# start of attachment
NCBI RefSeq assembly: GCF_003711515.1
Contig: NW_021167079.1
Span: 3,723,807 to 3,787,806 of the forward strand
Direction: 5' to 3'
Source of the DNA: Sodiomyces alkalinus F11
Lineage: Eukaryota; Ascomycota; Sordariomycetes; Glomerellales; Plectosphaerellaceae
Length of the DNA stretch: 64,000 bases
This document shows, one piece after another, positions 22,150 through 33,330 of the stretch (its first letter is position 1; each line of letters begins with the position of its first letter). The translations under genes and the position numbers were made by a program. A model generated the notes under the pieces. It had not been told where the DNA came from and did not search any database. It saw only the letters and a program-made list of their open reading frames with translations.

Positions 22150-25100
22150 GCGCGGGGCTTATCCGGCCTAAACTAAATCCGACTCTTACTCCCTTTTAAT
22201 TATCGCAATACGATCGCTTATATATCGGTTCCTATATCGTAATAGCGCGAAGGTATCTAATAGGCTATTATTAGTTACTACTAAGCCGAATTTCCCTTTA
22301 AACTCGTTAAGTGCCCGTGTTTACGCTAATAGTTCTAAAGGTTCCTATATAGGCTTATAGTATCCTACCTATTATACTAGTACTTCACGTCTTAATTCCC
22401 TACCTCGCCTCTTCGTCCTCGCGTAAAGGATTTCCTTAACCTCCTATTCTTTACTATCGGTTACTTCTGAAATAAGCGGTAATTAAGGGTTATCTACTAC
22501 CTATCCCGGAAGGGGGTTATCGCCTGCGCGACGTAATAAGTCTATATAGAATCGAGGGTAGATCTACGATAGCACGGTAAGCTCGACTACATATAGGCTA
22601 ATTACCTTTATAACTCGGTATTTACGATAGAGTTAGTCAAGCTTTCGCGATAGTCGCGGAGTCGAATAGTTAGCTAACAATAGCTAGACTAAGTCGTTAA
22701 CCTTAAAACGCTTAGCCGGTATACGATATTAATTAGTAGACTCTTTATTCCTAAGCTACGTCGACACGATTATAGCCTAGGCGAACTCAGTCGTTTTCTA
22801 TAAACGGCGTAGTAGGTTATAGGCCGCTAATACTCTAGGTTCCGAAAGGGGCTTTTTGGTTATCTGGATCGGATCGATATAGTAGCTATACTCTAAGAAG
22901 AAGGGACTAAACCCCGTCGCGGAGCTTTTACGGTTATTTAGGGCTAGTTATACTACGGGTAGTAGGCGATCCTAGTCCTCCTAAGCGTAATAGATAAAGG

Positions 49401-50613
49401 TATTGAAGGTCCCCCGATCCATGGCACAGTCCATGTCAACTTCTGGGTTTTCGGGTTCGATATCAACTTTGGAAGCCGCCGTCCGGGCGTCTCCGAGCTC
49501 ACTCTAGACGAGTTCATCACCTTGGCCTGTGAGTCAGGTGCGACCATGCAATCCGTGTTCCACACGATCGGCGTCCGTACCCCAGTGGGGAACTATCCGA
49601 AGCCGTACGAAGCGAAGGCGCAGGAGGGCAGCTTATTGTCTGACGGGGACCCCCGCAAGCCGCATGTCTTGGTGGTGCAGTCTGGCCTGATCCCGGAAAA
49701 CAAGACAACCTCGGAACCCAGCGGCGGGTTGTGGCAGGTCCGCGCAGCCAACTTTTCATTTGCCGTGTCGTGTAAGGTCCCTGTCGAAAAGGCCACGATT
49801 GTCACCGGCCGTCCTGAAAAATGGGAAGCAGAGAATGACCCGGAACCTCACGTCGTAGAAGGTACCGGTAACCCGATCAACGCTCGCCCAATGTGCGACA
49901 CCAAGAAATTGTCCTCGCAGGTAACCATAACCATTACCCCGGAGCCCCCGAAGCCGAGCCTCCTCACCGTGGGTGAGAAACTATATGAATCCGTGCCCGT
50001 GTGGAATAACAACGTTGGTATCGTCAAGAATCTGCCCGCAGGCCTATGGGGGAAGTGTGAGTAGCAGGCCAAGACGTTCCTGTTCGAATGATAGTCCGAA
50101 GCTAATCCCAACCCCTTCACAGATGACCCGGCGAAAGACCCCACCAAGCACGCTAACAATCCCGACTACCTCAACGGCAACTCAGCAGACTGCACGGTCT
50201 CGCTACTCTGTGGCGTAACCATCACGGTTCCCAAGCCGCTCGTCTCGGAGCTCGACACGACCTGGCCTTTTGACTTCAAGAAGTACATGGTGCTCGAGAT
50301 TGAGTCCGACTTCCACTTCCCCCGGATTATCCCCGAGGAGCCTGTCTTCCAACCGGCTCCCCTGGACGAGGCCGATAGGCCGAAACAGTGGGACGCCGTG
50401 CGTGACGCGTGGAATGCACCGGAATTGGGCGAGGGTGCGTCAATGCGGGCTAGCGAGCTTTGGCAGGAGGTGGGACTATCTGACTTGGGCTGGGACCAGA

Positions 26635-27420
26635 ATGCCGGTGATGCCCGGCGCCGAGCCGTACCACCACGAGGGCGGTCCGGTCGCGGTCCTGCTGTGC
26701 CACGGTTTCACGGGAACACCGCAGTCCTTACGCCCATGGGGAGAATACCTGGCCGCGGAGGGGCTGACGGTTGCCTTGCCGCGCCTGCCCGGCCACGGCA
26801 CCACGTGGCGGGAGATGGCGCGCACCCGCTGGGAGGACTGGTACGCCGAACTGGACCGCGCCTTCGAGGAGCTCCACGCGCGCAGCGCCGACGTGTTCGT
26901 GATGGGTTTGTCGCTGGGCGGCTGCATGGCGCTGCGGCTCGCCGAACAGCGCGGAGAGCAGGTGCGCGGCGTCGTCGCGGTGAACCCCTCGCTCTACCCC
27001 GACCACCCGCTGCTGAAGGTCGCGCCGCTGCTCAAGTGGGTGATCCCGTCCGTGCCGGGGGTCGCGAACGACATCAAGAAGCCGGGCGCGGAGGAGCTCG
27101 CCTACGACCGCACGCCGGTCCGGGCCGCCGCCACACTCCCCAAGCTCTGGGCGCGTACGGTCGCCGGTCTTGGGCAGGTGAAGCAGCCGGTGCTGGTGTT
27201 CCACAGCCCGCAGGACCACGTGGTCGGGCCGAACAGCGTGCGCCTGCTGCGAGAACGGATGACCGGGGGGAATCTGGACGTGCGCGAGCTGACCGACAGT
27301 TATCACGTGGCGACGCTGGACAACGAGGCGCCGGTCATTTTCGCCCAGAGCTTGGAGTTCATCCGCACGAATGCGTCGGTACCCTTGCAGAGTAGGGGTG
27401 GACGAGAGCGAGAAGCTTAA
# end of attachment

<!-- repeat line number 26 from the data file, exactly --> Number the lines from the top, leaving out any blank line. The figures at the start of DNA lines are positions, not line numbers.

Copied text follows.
50001 GTGGAATAACAACGTTGGTATCGTCAAGAATCTGCCCGCAGGCCTATGGGGGAAGTGTGAGTAGCAGGCCAAGACGTTCCTGTTCGAATGATAGTCCGAA